When Eastern Algonquin powwow group Eastern Medicine Singers joined New York-based guitarist Yonatan Gat onstage at SXSW 2017, it quickly became apparent that this was a collaboration capable of more than just a single jam. This was the start of the Medicine Singers, an experimental project bringing together the Eastern Medicine Singers, Gat, and a number of key figures in New York’s free jazz, ambient, and no-wave scenes, including Laraaji, DNA’s Ikue Mori, Swans’ Thor Harris, Christopher Pravdica, and Jaimie Branch, who tragically passed away suddenly this past August. This year’s release of Medicine Singers is a breathtaking record of just some of the group’s remarkable work. This inspired and evocative sonic construction puts an array of styles, traditions, and histories in thoughtful dialogue with one another.
Each of the tracks on Medicine Singers is a microcosm in and of itself, interweaving genre-crossing sounds of past and present to build a complex sense of place. Central to most tracks are the Eastern Medicine Singers’ drums and vocals, centers of gravity whose patterns create a solid core around which other musicians move in improvisatory orbit. Each contribution is equally important to the overall assemblage: the whole and the parts are all meaningful.
This principle manifests differently throughout. Early on, “Hawk Song” opens with vigorous call-and-response vocals led by the Singers’ Raymond Two Hawks Watson; these are quickly buoyed with atmospheric synth layers and Gat’s wailing guitar. Later, “Sunrise (Rumble)” adorns a foundation of powwow drums and song with the main line of Shawnee guitarist Link Wray’s iconic “Rumble” in a moment of unequivocal rock and roll. “Shapeshifter” is perhaps the most unpredictable part of the album, a post-punk collage of spoken word, song, drums, brass, bass, percussion, and synths that offers a cathartic release before dramatic “Sunset”, on which Branch’s melancholy trumpet winds and flows around Red Medicine’s plaintive vocals and the combined electronic prowess of Mori, Poliça’s Ryan Olson, and Adi Gelbart.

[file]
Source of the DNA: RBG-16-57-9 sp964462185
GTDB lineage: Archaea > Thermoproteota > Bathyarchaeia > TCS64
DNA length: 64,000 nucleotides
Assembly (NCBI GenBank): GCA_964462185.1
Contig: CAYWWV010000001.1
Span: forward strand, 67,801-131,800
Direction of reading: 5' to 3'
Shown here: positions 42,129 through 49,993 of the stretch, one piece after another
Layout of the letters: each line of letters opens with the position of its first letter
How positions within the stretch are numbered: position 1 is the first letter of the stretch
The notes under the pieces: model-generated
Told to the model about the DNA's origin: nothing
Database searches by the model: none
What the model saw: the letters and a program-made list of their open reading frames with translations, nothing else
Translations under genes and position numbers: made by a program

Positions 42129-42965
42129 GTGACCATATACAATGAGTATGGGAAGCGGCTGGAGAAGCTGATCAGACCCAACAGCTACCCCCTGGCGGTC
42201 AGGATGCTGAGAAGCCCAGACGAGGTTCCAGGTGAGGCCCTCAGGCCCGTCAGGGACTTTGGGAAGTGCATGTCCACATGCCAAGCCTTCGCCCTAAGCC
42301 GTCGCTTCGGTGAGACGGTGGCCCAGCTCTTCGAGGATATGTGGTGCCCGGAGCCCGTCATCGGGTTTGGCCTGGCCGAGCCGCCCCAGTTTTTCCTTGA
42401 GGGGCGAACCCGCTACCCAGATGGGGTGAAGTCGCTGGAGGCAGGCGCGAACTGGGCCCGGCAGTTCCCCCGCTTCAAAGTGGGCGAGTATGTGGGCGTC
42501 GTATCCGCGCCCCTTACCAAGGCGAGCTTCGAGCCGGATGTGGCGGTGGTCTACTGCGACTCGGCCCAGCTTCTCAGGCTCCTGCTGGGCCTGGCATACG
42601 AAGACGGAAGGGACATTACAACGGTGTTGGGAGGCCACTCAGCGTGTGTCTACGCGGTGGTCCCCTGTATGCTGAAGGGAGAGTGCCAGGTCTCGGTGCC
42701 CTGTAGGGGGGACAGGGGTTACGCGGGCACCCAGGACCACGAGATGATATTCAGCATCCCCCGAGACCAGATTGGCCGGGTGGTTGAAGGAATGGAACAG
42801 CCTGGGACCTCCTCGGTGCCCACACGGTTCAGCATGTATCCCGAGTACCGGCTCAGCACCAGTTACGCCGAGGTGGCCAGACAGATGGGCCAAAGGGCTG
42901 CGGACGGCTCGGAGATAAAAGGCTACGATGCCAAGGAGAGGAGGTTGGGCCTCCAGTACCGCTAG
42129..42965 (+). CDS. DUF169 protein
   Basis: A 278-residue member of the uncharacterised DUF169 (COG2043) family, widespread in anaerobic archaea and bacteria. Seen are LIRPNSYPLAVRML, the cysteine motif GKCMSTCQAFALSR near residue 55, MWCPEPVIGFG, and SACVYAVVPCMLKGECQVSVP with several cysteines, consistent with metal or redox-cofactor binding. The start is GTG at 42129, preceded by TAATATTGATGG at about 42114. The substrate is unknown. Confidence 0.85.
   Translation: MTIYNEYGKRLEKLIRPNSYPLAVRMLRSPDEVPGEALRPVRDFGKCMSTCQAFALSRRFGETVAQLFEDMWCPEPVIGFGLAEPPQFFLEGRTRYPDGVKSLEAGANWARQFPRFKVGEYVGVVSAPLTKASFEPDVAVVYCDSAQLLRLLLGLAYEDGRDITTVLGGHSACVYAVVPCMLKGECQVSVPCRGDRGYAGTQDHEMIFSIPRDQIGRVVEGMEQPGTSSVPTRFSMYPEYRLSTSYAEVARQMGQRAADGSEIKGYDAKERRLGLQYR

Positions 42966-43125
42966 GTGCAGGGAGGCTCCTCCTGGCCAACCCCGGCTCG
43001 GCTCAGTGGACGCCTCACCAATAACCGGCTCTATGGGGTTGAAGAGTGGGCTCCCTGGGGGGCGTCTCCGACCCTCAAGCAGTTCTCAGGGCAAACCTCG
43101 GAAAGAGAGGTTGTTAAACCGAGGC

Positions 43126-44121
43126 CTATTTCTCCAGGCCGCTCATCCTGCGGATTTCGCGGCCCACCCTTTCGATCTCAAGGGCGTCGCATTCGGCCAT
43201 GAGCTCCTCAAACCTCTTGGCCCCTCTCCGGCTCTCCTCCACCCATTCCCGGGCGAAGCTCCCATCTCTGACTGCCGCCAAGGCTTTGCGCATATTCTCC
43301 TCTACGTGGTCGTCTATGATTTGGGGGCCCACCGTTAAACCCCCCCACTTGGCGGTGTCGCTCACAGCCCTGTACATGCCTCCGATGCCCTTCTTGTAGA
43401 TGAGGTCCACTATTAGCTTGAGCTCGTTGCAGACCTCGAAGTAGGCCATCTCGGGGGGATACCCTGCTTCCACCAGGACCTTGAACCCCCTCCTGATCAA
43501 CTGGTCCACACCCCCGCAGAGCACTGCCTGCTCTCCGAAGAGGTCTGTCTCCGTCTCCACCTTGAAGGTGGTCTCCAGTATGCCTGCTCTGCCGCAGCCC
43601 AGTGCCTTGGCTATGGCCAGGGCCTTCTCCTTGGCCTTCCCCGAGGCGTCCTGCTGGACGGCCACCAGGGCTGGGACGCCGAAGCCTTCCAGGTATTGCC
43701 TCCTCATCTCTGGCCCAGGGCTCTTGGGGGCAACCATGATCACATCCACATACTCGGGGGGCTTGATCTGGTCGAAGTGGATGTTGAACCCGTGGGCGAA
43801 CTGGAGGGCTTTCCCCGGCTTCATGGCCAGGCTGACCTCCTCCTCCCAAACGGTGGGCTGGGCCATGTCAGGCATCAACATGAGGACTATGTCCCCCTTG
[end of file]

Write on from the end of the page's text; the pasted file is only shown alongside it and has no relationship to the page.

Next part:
While these tracks exemplify the range of Medicine Singers’ heterogeneity, they are hardly the limits. Ian Wapichana’s celestial falsetto on framing the songs “A Cry” and “Reprise of a Cry” alongside Gat’s and Branch’s gentlest arpeggi gives the record its most meditative moments. “Daybreak” resonates with a sense of bluesy urgency. “Sanctuary” is heavy with drones and keys, “My Brother” is almost effervescent with staccato movement, and “Shootingstar Press”, is a cool and barebones interlude. In short, though Medicine Singers has internal integrity, it never bows to generic convention, making it a consistently exhilarating album.
In drawing together seemingly disparate backgrounds, the members of Medicine Singers find common ground on their self-titled debut. Each performer’s strength comes from the community they find in working together and adapting their artistry to serve their collective effort better. Ultimately, Medicine Singers is premised on that willingness to work together and create dynamically more than anything else. It’s an uncommonly seamless album clearly put together with care and consideration. It’s an utterly cutting-edge and contemporary treatment of traditions often relegated to the distant past but with powerful meaning today.